“We’ve seen these horrifying reports. We’re very concerned about the killing of journalists in Gaza. We know that the number is exceedingly high in the short amount of time that the conflict has been going on,” Florencia Soto Nino told the reporters.
Her remarks came after two more Palestinian journalists were killed in fresh Israeli attacks on the Gaza Strip on Monday, pushing up the tally to 112 since Oct. 7.
Nino added the journalists risked their lives to bring the truth to everyone all over the world.
“This is increasingly hard in the conditions that they are facing over there. So, we reiterate that journalists just like any other civilians must be protected and that they should not be targeted for the job that they’re doing there.”
“We also note that, you know, misinformation about the work that they’re doing can expose them to even greater risks,” she continued.
When asked whether journalists are being deliberately targeted in Gaza, Nino said it is not verifiable at the moment.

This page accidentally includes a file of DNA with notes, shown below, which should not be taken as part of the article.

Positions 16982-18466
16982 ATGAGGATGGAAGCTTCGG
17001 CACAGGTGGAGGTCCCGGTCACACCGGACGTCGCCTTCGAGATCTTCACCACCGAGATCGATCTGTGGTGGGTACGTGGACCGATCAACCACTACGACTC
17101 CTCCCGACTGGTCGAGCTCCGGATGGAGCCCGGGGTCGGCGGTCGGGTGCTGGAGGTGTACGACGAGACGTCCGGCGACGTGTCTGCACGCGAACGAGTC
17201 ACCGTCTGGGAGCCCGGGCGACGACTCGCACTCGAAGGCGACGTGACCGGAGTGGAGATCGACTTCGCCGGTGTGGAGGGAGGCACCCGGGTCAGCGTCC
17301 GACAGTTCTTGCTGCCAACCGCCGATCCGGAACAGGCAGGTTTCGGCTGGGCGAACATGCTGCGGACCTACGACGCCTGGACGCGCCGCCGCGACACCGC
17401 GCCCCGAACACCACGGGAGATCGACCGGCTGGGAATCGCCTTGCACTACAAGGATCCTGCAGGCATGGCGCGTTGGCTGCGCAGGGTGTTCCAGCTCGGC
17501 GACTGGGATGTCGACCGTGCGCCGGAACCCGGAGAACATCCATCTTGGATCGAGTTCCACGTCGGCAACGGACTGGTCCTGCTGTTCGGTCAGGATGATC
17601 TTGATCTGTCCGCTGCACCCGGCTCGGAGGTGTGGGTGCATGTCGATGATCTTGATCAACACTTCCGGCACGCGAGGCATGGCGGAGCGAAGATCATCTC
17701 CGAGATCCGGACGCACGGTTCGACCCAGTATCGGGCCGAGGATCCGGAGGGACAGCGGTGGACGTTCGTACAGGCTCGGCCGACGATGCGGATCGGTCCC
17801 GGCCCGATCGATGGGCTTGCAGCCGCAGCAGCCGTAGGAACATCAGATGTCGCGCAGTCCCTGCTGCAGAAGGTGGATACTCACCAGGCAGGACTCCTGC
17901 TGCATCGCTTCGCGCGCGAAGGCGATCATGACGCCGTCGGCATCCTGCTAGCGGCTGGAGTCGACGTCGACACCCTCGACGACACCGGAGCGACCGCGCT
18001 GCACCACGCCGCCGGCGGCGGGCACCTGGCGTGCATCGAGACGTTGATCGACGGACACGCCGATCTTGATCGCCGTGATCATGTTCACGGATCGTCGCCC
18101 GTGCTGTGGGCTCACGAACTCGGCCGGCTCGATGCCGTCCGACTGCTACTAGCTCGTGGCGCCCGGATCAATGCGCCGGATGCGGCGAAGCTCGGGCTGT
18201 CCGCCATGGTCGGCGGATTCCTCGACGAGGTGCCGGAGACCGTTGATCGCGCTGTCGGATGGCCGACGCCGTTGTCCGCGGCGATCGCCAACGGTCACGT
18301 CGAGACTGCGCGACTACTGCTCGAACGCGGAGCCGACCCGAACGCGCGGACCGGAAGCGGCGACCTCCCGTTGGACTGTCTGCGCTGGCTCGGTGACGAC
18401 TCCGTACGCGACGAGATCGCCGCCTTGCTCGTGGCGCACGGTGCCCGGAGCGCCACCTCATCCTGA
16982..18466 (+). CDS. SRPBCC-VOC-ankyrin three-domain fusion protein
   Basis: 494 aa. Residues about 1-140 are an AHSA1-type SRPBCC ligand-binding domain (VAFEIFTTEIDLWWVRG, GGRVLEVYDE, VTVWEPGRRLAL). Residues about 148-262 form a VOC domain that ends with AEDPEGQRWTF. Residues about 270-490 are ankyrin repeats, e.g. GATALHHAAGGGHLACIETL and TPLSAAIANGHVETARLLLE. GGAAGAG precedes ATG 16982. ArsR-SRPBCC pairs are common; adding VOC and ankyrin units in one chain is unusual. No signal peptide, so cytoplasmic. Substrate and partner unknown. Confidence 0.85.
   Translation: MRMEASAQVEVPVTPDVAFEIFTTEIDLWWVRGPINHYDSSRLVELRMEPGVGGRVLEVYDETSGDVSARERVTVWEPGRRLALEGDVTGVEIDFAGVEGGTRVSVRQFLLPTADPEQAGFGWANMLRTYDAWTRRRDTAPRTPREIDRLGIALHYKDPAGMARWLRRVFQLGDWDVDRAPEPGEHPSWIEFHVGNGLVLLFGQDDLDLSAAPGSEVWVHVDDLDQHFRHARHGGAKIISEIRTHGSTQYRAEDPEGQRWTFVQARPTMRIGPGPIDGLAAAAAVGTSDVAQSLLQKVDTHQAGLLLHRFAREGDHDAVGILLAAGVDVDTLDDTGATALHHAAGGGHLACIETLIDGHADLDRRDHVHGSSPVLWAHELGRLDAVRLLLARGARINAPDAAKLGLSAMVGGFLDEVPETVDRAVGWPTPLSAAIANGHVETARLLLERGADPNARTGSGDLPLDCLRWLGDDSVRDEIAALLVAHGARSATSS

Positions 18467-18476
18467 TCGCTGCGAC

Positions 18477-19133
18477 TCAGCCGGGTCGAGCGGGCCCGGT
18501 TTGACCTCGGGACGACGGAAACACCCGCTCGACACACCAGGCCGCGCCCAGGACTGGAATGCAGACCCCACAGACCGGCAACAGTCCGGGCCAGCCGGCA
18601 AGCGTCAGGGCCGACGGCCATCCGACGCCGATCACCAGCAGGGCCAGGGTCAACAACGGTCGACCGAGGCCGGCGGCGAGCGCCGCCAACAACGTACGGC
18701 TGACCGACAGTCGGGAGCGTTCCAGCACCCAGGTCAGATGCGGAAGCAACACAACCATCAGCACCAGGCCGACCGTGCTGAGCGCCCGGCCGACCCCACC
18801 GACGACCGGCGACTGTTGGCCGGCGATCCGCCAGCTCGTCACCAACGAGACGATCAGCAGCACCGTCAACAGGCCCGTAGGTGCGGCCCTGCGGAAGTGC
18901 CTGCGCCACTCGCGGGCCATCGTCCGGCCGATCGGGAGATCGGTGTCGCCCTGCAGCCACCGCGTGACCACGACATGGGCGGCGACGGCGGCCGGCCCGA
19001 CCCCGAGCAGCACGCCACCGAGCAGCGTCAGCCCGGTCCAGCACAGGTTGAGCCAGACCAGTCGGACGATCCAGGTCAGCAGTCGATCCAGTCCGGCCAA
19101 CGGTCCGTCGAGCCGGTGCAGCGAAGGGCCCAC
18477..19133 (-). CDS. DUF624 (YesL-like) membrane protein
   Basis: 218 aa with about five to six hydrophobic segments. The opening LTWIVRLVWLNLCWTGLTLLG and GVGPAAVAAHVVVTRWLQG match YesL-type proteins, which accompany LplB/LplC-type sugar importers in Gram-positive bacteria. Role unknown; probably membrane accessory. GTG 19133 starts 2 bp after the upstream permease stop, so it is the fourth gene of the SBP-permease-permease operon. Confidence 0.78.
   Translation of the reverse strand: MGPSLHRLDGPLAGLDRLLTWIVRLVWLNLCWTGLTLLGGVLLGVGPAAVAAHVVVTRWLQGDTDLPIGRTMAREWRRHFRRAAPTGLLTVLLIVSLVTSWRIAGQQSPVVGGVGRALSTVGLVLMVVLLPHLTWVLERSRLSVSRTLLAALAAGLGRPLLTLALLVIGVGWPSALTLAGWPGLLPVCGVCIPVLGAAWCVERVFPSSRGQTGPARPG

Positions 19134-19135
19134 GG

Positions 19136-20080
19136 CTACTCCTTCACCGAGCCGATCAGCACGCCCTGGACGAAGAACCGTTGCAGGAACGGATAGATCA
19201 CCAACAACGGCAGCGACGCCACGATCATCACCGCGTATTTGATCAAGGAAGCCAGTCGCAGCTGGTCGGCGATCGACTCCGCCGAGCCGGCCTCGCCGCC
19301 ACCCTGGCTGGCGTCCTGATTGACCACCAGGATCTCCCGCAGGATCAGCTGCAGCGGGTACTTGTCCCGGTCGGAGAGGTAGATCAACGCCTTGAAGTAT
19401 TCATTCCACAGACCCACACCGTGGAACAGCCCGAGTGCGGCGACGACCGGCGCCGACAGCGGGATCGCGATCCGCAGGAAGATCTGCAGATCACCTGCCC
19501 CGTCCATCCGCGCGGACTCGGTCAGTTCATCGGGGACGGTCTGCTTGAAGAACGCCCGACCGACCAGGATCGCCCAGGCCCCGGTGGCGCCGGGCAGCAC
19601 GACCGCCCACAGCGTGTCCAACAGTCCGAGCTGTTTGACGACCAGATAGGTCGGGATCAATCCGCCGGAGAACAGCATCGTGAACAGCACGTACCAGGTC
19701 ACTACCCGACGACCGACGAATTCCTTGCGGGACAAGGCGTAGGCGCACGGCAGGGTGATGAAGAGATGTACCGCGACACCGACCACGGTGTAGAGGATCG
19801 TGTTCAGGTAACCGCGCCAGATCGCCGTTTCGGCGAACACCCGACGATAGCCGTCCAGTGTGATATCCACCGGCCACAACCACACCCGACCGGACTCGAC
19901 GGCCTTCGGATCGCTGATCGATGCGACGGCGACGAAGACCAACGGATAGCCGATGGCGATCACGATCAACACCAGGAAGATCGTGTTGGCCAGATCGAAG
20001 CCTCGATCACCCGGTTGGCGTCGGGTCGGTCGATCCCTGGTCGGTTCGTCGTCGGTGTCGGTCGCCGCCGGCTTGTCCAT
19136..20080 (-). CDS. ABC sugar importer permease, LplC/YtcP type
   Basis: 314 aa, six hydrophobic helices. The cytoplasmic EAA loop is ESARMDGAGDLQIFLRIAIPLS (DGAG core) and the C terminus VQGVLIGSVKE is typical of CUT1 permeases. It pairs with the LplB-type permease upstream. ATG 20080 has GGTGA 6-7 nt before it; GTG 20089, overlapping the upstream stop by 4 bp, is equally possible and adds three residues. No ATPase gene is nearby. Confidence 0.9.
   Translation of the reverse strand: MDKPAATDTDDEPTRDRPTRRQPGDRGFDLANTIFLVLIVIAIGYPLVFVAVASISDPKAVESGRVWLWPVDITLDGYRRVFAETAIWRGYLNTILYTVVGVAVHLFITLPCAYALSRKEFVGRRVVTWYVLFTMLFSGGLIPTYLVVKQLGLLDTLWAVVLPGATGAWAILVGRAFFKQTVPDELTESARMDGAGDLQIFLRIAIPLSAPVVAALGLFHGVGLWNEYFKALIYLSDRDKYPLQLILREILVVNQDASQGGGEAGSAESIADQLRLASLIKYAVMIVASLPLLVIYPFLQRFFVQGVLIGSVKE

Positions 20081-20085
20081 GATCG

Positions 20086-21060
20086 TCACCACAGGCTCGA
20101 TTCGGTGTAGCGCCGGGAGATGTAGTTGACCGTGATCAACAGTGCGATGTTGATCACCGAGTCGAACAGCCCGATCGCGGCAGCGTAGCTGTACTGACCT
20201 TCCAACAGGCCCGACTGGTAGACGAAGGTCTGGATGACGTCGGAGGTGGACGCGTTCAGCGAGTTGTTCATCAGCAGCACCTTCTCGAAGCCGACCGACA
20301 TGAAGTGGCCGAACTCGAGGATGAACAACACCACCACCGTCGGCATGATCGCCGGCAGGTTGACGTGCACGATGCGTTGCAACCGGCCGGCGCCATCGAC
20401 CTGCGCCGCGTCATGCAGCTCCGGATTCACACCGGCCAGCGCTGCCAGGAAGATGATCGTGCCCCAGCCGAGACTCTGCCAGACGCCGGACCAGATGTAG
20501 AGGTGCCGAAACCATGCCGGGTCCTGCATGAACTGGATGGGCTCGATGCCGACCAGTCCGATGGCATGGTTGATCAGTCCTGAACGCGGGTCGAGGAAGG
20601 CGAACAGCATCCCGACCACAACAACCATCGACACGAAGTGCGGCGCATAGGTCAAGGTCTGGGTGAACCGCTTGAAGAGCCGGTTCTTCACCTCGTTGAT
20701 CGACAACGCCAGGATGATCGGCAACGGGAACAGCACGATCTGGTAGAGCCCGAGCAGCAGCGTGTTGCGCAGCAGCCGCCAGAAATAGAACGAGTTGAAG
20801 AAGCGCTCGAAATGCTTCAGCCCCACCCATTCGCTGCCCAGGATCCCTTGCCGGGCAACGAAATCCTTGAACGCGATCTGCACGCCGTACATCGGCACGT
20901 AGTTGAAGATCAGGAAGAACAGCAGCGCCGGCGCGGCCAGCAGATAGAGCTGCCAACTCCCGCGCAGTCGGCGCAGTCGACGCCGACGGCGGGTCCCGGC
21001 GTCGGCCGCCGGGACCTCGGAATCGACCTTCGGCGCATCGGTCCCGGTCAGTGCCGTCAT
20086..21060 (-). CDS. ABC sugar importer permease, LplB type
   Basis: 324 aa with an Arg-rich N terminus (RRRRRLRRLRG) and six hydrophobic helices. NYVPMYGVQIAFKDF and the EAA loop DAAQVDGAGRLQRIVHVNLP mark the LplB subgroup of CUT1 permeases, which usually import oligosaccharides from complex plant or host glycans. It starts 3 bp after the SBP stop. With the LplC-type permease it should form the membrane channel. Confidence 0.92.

“But what we know is that many of them have died and we have repeatedly called for their profession to be respected so that they are able to do it freely and in safety,” she added.
To a question whether Secretary-General Antonio Guterres has “greater fears” of the spread of the Gaza war as a result of the killings of senior Hamas and Hezbollah figures in Lebanon, she said it has the potential to become a more widespread conflict.
“We continue to call for restraint and for all of the actors involved to do everything in their power to prevent the escalation of the situation in the region,” Nino stated.
Guterres is in contact with several parties to try to prevent the escalation from happening, she added.
Israel has launched air and ground attacks on the enclave since Oct. 7, killing at least 23,000 Palestinians and injuring 59,000 others, according to Gaza’s health authorities, while nearly 1,200 Israelis are believed to have been killed in the Hamas attack.
The Israeli onslaught has left Gaza in ruins, with 60% of the enclave’s infrastructure damaged or destroyed, and nearly 2 million residents displaced amid acute shortages of food, clean water, and medicine.